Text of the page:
Exactly like Stacy was saying, having our eyes wide open, I’m always looking at what everybody else is doing in the industry, whether it be from flooring to wall coverings. And I would love to get sort of the chills when you see a pattern that is has just raised that bar. And you’re like, ‘Yes, that’s what I want to do.’ I want to aspire to being that good of a designer and an artist.

Robert: Yeah, absolutely. That touches on another question I had. What do you think makes carpet collection such as the Vantage Collection successful ultimately? What are some of those elements that you think will do that?

Leah: For me, it’s really the versatility of the collection, that you can use it in large public spaces, or you can use it in corridors. There is this trend of a lot of our design clients when they’re working on a property is to actually take their lead by the location.

They build the story and the narrative around the surrounding town or city or area that that property is in to kind of like state the obvious a little bit—like the marine sector, there’s quite a lot of nice patterns in this Vantage Collection that are water based, like water ripples and bubbles, and I think they will do really well in the marine sector.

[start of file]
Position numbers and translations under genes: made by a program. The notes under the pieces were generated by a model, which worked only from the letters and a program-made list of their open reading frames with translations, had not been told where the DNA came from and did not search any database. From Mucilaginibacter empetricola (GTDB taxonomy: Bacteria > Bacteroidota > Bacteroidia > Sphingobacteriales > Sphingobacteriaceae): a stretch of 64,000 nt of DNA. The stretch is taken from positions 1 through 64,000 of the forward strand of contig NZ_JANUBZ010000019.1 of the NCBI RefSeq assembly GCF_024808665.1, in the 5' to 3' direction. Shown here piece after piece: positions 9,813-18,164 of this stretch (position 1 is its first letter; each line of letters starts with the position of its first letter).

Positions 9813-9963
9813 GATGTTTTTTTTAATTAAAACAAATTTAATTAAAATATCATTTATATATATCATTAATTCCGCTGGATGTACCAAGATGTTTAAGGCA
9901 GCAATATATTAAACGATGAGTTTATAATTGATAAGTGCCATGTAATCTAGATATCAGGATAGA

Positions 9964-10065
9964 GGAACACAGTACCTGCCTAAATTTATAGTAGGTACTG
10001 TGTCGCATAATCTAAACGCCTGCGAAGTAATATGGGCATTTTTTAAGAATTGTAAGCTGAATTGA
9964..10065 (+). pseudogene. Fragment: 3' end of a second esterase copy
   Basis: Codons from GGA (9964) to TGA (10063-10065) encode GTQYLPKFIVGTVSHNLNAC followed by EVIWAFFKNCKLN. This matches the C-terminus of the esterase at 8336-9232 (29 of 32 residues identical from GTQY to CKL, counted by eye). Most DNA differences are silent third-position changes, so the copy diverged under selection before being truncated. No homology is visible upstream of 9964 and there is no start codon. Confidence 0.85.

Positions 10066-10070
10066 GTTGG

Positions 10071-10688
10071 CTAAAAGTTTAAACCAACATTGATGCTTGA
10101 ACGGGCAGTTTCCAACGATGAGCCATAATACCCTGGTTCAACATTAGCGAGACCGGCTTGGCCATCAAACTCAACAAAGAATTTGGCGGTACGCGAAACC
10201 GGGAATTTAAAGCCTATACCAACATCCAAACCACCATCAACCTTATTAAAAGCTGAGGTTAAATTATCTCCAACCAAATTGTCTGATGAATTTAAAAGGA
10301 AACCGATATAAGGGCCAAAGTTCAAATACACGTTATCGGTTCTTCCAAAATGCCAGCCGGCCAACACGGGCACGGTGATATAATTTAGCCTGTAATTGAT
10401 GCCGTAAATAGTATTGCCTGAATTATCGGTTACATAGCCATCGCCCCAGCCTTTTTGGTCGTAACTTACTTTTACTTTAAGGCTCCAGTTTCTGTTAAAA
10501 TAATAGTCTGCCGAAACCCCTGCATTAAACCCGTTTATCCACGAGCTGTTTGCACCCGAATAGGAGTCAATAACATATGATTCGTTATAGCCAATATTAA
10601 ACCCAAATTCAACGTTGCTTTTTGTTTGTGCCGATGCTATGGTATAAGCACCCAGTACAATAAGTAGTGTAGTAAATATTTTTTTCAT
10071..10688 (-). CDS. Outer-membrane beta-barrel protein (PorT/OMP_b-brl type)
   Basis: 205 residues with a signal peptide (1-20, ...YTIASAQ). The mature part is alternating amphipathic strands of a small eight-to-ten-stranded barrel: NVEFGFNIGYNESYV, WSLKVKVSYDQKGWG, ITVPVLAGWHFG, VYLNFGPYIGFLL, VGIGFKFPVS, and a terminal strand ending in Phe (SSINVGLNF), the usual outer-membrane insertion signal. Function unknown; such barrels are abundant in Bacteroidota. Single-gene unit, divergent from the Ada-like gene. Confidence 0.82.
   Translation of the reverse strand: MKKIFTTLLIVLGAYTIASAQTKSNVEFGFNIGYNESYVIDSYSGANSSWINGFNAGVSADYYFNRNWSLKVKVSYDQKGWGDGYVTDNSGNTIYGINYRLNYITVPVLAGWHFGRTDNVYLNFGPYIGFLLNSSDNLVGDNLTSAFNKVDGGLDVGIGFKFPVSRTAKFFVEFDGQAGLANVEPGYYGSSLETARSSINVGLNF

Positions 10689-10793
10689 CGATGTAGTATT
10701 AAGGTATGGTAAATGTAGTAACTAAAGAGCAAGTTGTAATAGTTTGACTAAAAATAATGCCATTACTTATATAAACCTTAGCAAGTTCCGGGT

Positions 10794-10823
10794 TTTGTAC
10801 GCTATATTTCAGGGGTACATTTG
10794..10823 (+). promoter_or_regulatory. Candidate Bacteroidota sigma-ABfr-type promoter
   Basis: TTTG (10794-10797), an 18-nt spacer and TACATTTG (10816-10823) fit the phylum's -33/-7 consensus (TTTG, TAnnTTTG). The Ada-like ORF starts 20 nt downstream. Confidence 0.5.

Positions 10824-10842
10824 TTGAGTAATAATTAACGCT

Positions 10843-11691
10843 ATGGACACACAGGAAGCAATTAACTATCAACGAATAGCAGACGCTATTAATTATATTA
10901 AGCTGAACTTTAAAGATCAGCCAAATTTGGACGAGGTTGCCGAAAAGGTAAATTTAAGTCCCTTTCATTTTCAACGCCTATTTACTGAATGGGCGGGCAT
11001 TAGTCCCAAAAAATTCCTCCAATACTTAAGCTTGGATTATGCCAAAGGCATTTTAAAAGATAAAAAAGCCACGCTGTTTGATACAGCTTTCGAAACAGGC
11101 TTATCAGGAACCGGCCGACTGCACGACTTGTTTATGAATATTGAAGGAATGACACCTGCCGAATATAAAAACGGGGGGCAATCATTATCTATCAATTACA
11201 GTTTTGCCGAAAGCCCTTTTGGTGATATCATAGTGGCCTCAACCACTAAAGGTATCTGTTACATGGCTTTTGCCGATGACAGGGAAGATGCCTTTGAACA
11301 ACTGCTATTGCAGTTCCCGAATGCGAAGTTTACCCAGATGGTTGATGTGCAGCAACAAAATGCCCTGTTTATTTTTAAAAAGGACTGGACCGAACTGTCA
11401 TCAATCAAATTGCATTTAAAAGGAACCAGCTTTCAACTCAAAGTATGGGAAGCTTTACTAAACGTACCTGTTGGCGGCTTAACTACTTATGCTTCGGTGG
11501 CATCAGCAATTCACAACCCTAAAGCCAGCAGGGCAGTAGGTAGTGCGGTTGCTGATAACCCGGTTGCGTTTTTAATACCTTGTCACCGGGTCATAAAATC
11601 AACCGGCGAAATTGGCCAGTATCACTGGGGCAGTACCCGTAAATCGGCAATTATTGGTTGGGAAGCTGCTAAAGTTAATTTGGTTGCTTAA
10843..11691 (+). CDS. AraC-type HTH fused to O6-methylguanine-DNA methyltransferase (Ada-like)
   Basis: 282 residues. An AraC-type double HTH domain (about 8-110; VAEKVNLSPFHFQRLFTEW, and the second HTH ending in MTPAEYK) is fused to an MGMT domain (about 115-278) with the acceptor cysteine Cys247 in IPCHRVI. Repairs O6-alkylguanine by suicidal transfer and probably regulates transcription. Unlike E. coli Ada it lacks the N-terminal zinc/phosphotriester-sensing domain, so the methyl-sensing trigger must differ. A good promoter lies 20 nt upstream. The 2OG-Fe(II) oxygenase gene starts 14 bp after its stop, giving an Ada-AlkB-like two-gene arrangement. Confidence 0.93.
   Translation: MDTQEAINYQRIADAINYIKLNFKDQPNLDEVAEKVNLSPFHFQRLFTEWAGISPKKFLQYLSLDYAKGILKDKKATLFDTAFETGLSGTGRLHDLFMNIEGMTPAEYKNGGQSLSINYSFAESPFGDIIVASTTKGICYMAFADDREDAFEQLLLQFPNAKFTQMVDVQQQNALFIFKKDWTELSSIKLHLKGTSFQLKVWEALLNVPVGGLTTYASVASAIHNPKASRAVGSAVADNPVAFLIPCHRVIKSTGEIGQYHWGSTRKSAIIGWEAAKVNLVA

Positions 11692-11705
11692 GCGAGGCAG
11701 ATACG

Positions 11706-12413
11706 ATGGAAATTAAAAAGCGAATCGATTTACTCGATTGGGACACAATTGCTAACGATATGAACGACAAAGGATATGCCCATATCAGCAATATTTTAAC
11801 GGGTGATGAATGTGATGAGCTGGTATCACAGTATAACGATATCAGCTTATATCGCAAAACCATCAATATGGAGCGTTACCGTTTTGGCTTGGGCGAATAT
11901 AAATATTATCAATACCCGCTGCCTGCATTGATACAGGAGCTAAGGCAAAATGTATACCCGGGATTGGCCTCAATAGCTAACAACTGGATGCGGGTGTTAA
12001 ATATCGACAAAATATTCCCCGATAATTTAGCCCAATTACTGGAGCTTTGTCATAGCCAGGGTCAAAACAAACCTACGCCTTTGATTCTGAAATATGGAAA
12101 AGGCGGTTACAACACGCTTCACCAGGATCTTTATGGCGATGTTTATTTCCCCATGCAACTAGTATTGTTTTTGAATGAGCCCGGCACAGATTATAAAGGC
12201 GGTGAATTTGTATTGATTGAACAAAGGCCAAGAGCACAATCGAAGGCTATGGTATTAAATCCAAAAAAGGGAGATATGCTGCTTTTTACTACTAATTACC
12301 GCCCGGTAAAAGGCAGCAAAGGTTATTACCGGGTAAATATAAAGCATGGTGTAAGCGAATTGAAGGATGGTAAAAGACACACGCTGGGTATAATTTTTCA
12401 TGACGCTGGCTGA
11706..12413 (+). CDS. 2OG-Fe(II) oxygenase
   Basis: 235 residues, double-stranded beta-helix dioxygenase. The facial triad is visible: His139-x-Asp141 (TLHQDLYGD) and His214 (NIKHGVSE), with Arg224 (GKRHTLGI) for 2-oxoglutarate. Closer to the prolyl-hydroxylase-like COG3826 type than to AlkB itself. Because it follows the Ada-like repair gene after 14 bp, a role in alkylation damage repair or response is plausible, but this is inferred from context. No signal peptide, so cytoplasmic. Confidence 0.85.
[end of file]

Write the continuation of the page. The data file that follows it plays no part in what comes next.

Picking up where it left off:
Robert: Yeah. So, do you guys envision that the Vantage Collection will have appeal outside of the hospitality market as well? It sounds like it would have kind of crossover element.

Leah: Yeah. Definitely. I can see these large, bold patterns being used in casinos, in convention spaces. Then also, we could probably bring them down into guest rooms.

Going back to this whole wellness thing that we think is going to be the trend that’s coming through, and cleanliness in hotels when hotels do reopen, we’ve seen a lot of hotels replacing the carpet in the guest rooms for hard flooring. But they always have a nice Axminster rug that’s inset under the bed, just to keep that softness and luxuriousness, if that’s even a word. Keep that luxury.